We maybe a little confused by the identity of the midwives in the story but they at least knew who they were. Moses, on the other hand was brought up in a culture that wasn’t his. The Pharaoh’s daughter adopted him so he would have lived in the luxury of the royal palace. Maybe his mother quietly taught him about Judaism and the God of his ancestors. We don’t know; it wasn’t until the later crisis in his life when he had to choose to identify with his people. Maybe this was a type of coming out – he had to live who he really was and no longer live a false identity.
Most of us have had, at some point or another, to come out; to tell the truth about ourselves to others. If we were lucky we had the freedom to choose when we told other and the freedom for that choice to be respected. Some of us were forced out, others of us have endured the most horrific treatment simply because others found out the truth about us. Like Moses some, happily not all, have lost home, family and country because of the truth about ourselves.
This means we bring a very different experience to the story of Moses and his identity. We get, more than many others, what it’s like to have two identities, to suffer because of it and the cost involved in being ourselves. The Pride weekend is a good time to explore and think about our identity and to celebrate it with so many others on the streets of Manchester.
Not our only Identity
But we have another identity, an identity greater than race, or age, or class, or gender or even sexuality, it’s our identity in Christ. In the Roman Catholic Church babies are brought to baptism and wrapped in a white garment to signify their new life in Christ having been baptised. In Roman Catholic funeral masses nothing is allowed on the coffin – no photo, no flag, no flowers, just a white pall to signify that baptism garment. The idea is that no identity other than being in Christ is, ultimately, what matters. It’s symbolic of an idea at the heart of our faith. When we become a Christian we take on a new identity, an identity that is more important than all the others we take on. When we become a Christian all our other identities pale into insignificance.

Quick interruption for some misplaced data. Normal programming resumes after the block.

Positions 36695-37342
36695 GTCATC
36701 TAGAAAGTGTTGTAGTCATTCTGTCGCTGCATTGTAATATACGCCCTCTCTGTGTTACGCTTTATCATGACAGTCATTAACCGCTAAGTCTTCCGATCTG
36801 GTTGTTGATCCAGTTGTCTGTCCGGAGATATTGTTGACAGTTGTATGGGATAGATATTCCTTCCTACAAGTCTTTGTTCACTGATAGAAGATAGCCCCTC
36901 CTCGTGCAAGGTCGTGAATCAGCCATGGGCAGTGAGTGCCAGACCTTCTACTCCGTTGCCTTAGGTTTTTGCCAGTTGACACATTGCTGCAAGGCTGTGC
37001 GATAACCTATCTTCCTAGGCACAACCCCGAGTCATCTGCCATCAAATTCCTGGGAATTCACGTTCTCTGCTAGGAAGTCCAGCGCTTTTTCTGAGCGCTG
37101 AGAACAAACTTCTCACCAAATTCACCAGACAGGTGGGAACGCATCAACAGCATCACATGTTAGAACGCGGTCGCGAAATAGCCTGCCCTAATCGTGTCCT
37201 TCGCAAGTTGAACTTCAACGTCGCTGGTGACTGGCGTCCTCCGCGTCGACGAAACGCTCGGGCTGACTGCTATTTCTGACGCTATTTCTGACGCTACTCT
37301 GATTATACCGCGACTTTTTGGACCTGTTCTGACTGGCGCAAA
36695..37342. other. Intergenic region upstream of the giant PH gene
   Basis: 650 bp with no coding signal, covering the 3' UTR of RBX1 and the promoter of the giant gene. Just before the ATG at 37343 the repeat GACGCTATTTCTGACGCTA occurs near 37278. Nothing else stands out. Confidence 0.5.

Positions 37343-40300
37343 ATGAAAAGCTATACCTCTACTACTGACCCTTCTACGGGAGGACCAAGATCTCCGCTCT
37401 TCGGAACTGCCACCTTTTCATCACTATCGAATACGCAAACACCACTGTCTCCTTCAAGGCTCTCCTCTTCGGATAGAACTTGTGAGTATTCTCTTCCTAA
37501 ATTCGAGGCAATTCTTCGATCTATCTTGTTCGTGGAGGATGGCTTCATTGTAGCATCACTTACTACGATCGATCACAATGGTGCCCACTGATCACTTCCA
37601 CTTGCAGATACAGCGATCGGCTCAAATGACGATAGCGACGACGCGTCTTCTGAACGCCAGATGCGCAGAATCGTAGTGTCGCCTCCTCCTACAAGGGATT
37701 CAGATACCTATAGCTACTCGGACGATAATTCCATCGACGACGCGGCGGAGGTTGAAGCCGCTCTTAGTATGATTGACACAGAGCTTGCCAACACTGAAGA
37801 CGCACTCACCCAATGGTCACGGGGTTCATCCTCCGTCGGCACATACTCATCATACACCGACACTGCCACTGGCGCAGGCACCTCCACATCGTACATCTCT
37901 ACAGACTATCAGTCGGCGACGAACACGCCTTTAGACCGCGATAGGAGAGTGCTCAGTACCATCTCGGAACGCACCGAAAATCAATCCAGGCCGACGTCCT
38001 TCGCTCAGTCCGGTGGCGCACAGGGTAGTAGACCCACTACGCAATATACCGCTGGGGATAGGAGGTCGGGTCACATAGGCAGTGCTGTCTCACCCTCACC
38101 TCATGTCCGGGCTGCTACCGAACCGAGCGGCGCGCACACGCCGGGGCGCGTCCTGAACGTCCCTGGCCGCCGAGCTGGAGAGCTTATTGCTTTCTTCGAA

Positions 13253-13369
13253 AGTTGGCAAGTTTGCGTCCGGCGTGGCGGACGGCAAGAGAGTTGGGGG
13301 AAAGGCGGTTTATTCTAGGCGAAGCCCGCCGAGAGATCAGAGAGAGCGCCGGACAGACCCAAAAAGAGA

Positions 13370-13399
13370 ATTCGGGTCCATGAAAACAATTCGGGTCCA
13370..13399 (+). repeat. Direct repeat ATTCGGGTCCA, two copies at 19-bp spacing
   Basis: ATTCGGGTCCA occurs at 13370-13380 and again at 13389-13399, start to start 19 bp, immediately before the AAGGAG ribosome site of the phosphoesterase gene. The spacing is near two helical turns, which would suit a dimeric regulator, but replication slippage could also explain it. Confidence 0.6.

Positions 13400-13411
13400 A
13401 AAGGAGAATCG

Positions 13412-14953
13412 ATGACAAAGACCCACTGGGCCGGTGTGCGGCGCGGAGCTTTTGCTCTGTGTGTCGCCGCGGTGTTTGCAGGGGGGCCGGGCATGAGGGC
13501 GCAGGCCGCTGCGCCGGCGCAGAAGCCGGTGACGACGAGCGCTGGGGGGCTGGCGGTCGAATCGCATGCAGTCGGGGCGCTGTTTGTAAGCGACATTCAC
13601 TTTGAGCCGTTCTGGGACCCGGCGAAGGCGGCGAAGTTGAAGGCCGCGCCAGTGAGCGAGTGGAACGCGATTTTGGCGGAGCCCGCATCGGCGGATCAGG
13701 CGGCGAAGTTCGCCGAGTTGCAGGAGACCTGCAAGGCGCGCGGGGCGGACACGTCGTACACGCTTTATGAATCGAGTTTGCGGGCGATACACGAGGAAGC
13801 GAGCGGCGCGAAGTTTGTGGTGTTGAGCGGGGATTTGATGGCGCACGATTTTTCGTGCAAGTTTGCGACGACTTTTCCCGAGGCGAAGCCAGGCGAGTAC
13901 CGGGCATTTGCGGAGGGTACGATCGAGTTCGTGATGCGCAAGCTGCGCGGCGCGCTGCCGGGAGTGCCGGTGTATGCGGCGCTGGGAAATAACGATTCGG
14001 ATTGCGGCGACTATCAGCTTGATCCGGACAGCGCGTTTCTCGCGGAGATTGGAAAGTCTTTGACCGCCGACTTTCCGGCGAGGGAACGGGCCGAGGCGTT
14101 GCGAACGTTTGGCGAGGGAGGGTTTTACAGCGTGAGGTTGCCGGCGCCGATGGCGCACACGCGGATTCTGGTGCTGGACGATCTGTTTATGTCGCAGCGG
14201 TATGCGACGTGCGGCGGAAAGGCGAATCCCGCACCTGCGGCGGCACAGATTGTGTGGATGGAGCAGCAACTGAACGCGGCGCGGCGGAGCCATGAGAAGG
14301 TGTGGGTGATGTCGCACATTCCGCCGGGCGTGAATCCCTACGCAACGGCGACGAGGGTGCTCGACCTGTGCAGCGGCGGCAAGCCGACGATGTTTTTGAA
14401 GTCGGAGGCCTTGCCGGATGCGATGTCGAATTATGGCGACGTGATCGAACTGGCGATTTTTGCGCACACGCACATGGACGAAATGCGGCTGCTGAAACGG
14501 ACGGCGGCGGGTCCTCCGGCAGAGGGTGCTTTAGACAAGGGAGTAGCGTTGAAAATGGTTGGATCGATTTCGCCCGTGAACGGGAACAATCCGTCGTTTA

We find through our lives that identities can give us strength and a sense of cohesion but they can also be limiting – especially if we don’t fulfil the stereotype of the particular identity we’re expressing. The difference is our identity in Christ, an identity that means we’re bound to each other regardless of class or gender, or race or ethnicity or sexuality. Our identity in Christ means we pledge ourselves to live as Christ lived – with concern for others, especially those on the margins, as a hallmark of our religious life.
Our identity in Christ means that we don’t accept human divisions as having the last word. It doesn’t matter that some are left handed and some are right handed, that some are LGBT and some aren’t that some are English, some are Nigerian, or Irish, or Ugandan, or Welsh, or Cameroonian, or Kenyan. All these human identities and divisions are secondary to the one identity that matters, the one identity that we can unite around, our identity in Christ.
So as we march and rejoice this weekend, as we meet up with old friends and new, as we remember the battles we’ve fought for equality and remember the many battles still to be fought around the world, as we take Pride in our community, we remember that in Christ we’re one, as we’re called here to meet him where, as our next hymn reminds us, creed and colour, class and gender neither limit nor debar.